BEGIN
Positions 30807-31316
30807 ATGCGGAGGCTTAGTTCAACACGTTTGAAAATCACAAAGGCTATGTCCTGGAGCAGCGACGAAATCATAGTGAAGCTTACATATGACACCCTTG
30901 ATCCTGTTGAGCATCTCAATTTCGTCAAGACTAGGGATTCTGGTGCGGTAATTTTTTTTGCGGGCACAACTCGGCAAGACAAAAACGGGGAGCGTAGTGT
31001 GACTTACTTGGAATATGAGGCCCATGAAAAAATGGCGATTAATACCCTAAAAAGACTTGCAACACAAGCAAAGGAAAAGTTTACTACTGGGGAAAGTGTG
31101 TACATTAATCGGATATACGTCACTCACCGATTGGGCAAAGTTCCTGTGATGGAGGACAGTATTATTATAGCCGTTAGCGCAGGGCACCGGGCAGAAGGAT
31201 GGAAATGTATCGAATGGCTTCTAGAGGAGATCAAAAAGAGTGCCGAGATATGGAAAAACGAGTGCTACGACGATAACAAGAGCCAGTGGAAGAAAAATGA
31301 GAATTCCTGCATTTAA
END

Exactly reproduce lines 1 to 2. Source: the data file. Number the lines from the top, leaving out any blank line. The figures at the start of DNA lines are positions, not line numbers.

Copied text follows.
Positions 30807-31316
30807 ATGCGGAGGCTTAGTTCAACACGTTTGAAAATCACAAAGGCTATGTCCTGGAGCAGCGACGAAATCATAGTGAAGCTTACATATGACACCCTTG